I dread setting up a new computer. I will cling to the old computer for as long as possible. Even when, as with an old car, one thing after another begins to fail and visits to the repair shop grow increasingly frequent. I cannot stand the idea of letting go. “You may risk losing your hard drive,” the technicians tell me, “and everything on it.” Novels, letters, reviews, prose poems, essays, diatribes, rants, grants, laments and jeremiads, all lost, lost irretrievably, gone forever. “Do you want to risk that?”
Of course not. But won’t there be symptoms? Vomiting and diarrhea? Bloating? Blackouts? Whining? High pitched bowel sounds? Uncontrollable sobbing in the middle of the night?
Yes, there may be symptoms. But there also may be nothing. No symptoms at all. It will just die. Wheeze. Give up the breath. And go blank.
Or, you may get whacked with a virus, or some form of malware, for which your computer is too slow, too obsolescent to defend against. “We can work on your computer," say the technicians, "add more memory, some fans, a slightly upgraded security system, but one way or another, you are doomed. It simply is not worth it to work on a computer this old.”
“This old?” I cry with incredulity. “It’s only eleven. It’s still a child.”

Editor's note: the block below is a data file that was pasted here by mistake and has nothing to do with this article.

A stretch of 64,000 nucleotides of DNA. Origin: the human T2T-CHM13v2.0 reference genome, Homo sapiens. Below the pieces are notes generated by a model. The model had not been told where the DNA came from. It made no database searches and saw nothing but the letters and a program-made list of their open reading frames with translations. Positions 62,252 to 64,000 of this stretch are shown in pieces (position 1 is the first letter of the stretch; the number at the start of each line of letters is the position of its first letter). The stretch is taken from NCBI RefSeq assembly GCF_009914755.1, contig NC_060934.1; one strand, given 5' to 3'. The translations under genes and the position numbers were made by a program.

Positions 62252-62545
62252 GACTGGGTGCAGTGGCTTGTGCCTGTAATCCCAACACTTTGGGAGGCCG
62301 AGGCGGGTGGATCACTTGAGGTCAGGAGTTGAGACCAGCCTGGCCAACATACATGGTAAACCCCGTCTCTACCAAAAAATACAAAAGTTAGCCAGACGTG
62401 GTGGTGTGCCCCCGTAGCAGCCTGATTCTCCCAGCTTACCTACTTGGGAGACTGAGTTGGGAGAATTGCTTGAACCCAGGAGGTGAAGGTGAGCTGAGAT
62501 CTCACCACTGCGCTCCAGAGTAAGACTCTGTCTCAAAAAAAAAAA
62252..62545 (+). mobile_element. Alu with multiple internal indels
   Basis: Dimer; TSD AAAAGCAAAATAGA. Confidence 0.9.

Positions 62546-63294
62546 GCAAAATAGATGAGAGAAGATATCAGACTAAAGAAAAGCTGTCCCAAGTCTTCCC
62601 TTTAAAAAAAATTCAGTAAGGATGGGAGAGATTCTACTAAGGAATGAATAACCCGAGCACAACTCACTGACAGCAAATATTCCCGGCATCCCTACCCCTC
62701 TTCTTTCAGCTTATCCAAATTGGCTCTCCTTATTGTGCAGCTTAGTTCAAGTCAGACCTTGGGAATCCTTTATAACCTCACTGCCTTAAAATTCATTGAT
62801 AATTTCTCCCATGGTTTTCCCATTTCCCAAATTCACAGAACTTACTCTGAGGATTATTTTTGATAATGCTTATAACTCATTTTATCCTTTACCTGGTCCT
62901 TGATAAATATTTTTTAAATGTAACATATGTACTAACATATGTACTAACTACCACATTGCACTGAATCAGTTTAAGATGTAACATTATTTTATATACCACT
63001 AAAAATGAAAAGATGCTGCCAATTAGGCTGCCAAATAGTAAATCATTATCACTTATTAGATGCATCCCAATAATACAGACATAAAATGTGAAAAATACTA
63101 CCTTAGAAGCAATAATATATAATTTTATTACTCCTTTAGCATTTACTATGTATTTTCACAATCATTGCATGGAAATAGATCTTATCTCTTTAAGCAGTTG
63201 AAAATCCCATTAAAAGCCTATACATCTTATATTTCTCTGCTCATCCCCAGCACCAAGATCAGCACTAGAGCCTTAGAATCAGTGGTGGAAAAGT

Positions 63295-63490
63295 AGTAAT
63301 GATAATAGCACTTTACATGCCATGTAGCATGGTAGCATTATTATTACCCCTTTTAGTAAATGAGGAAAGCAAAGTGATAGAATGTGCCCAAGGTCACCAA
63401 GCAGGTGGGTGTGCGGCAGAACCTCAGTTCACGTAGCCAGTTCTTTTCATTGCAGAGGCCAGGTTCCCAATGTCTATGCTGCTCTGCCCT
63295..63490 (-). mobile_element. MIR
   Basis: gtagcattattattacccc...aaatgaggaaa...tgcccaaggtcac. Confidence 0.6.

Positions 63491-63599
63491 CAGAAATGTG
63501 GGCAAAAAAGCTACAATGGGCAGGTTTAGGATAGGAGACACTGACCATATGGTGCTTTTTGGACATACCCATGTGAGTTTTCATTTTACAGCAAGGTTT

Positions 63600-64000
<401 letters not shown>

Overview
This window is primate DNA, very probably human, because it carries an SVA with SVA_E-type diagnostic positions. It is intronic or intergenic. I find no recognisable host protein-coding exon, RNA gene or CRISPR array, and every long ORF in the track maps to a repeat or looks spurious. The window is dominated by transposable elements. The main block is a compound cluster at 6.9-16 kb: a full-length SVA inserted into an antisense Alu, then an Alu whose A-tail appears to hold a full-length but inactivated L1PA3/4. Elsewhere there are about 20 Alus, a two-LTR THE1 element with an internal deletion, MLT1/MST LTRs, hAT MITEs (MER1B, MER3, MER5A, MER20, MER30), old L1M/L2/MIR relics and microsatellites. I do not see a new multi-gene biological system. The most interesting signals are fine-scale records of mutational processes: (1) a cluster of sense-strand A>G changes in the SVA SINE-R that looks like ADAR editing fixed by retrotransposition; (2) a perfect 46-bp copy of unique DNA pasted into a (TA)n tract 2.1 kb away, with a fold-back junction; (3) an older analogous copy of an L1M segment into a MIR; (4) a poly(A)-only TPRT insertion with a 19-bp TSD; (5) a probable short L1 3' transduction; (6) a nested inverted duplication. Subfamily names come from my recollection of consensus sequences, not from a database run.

And the technicians laugh. “Eleven is old, my friend. Your computer is ready for the Smithsonian.”
Capitalism thrives on obsolescence. The quicker something becomes obsolescent, the quicker the consumer is out the door to go buy another product. Spend more money. Computers, in other words, are capitalism’s best friend.
I am slow to admit defeat. But the time came when our old computer was simply not performing the tasks we required. Vitally important things, like watching YouTube videos of the Beatles and Rolling Stones. Trips down memory lane. YouTube is my umbilicus to the past. Lose YouTube, I lose my past. The Kinks. Count Five. Sam and Dave.
And so we went shopping for a new computer.
There is nothing in life as demanding and arduous as setting up a new computer. War, maybe. War is pretty bad. But setting up a new computer is at least as maddening as trying to convince a Tea Party fanatic that the govmint they so despise is the same benevolent institution providing them with their Social Security and Medicare checks.
The twisted logic of Lewis Carroll’s Wonderland is not nearly as convoluted and bewildering as the process involved in getting a computer to work.
Kafka would shake his head with a mixture of jealousy, wonder, and simple awe.
The tangle of cords alone is enough to give anyone a heart attack. All the connections. Doodads. Terminals. Ports. But on top of the jungle of hardware are all the acronyms and jargon: DSL, BMP, DLL, DSL, DTD, DMA, FLOPS, GPU, OLAP, MPEG, OCR. Nor does it help to find out what these initials actually stand for: Bitmap, Dynamic Link Library, Digital Subscriber Line (this one turned out to be important), Document Type Definition, Direct Memory Access, Floating Point Operations Per Second, Graphics Processing Unit, Online Analytical Processing, Moving Picture Experts Group, Optical Character Recognition. And so on. This is not a language I understand. It is as foreign to me as Kirghiz, or Rajasthani.